Connect with us

Sports

Investigations into Bryant’s helicopter crash launched

Published

on

Friends, colleagues and fans mourned Kobe Bryant on Monday as federal investigators sifted through the wreckage of the helicopter crash that killed the basketball legend and eight other people, hoping to find clues to what caused the accident that stunned the world.

Bryant, 41, was traveling Sunday with his 13-year-old daughter Gianna and seven other passengers and crew when the Sikorsky S-76 slammed into a rugged hillside in thick fog in Calabasas, northwest of LA. There were no survivors.

A five-time NBA champion for his only team, the LA Lakers, and a double Olympic gold medalist, Bryant was widely regarded as one of the greatest basketball players in history.

He was traveling on his private helicopter from Orange County, where he lived, to his Mamba Sports Academy in Thousand Oaks where his daughter was set to play.

Jennifer Homendy, a member of the National Transportation Safety Board, told a press conference that investigators would remain at the site of the crash throughout the week to collect evidence.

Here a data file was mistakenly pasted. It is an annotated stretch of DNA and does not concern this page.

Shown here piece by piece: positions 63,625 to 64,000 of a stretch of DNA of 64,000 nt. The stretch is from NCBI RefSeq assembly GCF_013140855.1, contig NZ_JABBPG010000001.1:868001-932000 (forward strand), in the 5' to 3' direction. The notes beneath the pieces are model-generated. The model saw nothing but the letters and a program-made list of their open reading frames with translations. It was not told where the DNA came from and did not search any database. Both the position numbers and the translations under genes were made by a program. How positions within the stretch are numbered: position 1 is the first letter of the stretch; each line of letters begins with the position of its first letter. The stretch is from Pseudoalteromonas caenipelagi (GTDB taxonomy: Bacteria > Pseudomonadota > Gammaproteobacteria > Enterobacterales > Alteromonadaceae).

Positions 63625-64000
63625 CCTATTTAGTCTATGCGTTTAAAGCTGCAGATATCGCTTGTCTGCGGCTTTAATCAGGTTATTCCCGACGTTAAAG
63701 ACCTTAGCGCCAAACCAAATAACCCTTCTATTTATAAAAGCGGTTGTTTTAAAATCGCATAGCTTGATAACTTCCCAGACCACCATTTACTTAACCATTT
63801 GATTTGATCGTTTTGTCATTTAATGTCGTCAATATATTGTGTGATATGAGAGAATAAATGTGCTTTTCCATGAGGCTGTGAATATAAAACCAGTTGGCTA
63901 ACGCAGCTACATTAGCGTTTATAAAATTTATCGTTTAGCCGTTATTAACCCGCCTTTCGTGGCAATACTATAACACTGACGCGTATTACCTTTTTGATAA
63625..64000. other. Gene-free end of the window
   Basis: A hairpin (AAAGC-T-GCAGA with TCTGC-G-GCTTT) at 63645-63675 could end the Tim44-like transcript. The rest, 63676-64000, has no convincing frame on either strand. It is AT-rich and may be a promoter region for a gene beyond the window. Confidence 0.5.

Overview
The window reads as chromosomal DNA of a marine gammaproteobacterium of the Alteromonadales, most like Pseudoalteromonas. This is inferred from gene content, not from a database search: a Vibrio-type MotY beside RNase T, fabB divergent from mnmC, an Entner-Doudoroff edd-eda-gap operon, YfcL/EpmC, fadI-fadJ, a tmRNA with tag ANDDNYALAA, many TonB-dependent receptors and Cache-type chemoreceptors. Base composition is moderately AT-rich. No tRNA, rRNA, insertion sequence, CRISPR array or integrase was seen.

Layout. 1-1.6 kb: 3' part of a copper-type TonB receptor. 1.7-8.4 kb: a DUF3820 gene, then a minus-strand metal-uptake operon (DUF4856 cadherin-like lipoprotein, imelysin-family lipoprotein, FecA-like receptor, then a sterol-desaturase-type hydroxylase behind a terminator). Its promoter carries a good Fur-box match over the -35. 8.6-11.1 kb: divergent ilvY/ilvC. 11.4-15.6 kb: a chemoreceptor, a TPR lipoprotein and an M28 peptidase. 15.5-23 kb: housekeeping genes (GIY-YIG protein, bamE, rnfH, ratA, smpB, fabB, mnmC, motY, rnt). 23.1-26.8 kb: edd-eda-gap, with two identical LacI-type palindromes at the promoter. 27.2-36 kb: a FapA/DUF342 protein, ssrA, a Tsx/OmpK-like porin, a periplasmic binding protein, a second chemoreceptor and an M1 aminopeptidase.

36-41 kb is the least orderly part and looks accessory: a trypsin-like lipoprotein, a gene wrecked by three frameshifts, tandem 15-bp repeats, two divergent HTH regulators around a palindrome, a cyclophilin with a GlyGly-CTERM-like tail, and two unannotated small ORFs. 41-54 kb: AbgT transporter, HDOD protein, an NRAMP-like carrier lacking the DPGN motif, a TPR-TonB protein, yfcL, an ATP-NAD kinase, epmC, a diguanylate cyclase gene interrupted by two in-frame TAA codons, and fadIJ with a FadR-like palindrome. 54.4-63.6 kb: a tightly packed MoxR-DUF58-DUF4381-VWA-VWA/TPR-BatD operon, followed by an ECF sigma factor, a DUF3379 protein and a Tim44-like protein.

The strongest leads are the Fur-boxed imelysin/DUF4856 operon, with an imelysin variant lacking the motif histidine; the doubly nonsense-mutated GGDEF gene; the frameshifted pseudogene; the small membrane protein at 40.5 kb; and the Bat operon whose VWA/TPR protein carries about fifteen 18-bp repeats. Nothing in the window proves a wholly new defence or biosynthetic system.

“It was a pretty devastating accident scene,” she said, adding that the wreckage was strewn across about 600 feet (180 meters).

“We will be here about five days on scene to collect perishable evidence,” she said. “We are not here to determine the cause of the accident. We will not determine that on scene.”

Homendy said the aircraft did not have a black box, which was not required on that type of helicopter.

Los Angeles County Sheriff Alex Villanueva told reporters it would “take a while” to recover the remains of the victims because of the force of the crash and the rugged terrain.

He added that given the number of people trying to access the site unlawfully, his agency has had to resort to police on horseback or all terrain vehicles to secure the area.